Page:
Certain titles I’ve found well-suited for this purpose include Alto’s Adventure, an endless runner developed by the independent studio Snowman, and match-three tile games like Swap Sword. These are games into which I can jump quickly and begin playing with little wait, which suits the spontaneous way that anxiety that seems to announce itself.

Alto’s Adventure also has an optional zen mode that’s designed specifically to relax the player. This setting does away with the high scores and bonuses from the main game, in favor of creating a soothing downhill journey underscored by an ambient piano soundtrack.

The augmented reality game Pokémon Go is another mobile title that helped me deal with my phobia, at least for a small period of time. The focus on traveling outside of your comfort zone to catch and train Pokémon and hatch eggs helped me leave the house pretty much every day, both alone and accompanied by friends. I was excited by the prospect of what I might find, even at the end of my own road.

My enthusiasm didn’t last long. With no real way of interacting with other players and too much repetition in the types of Pokémon, it became difficult to motivate myself to go outside and play. I’m still cautiously optimistic that I’ll return to the game after a few more updates.

Writing about these games and others has also been beneficial for dealing with my agoraphobia. I’ve met lots of like-minded individuals who share an interest in gaming, and I’ve transcended many of the disorder’s boundaries by writing online.

Even at my lowest, when I can’t bring myself to go outside, I can go online and socialize with others or take part in discussions about what I’ve been playing or the games that excite me. I don’t feel excluded and — vitally — I feel like I have a voice that matters.

Gaming has helped me open up and join online communities, which give me deep connections to other people and help with the loneliness and depression that so often walk hand-in-hand with agoraphobia.

There are other times when video games aren’t much comfort to me, especially when I fear I may be putting off some breakthrough in favor of short bursts of entertainment and artificial rewards. It’s during these times that I feel I should be doing something, anything to improve my mental well-being and conquer my fears, as opposed to hiding away from the world.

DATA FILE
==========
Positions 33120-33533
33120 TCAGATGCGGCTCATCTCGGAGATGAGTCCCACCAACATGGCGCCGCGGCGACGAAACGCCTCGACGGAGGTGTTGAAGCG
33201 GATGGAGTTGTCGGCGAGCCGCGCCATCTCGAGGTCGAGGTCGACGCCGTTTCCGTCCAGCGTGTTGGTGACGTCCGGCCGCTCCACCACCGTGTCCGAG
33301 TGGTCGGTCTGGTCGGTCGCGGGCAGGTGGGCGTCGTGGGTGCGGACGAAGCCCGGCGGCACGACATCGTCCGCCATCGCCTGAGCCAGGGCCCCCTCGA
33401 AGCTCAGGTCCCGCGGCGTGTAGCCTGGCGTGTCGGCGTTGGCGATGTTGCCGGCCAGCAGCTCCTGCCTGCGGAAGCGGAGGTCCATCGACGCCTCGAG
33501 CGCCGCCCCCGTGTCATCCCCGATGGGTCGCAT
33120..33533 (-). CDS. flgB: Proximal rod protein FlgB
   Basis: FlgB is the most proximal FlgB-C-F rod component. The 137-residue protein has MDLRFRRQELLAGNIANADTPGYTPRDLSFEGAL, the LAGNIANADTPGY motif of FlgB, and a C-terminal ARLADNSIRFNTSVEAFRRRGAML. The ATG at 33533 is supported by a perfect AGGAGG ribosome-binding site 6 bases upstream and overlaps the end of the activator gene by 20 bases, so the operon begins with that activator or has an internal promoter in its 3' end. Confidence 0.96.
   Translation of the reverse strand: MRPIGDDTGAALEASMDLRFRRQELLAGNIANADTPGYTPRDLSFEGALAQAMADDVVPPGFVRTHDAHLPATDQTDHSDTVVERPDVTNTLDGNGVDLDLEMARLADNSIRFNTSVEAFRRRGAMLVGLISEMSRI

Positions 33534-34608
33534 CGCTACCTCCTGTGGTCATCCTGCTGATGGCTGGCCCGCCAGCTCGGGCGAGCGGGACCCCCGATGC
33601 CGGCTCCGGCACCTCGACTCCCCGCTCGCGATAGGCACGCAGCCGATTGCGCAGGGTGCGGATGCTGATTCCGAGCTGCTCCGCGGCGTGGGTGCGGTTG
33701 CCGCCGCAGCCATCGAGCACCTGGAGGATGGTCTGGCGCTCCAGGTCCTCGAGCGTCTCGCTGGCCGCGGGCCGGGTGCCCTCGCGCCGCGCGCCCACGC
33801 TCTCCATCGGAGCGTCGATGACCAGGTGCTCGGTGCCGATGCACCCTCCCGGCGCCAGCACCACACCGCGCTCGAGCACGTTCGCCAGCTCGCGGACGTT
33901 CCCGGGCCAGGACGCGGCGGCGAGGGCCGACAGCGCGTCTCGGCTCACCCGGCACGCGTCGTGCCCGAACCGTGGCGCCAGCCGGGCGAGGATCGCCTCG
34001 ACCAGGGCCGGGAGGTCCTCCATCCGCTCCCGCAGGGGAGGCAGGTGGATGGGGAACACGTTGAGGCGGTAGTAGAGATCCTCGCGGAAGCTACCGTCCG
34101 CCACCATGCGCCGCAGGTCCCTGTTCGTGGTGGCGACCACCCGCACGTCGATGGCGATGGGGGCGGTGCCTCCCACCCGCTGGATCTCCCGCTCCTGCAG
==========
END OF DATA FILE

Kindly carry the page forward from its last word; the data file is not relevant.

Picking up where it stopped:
Video games aren’t medicine, and they aren’t therapy. But I’ve learned that they do have the potential to keep me ticking into the next day and the day after that. They can ease conversation with strangers and they can help to foster important relationships. This is something that’s been valuable as I try to search for a more permanent solution. The important part for me is to make sure I take the next step.

Mental illness is personal and often different for everyone. It’s likely you have your own ideas about how video games and mental health intersect.

With augmented reality and the Nintendo Switch pushing social gaming, it’s my hope that video games will start help more people, like me, who are living with agoraphobia. A good way that they can do this is by offering new experiences that require people to go outside and meet others. Games that make human connection part of the goal are invaluable, even if they weren’t designed specifically for helping those with phobias.

The future, in many ways, is bright. And video games are part of the reason I’m able to say that.

Jack Yarwood spends his time writing and talking about video games online when he’s not glued to the newest release. You can follow what he’s up to on his Twitter and on his blog.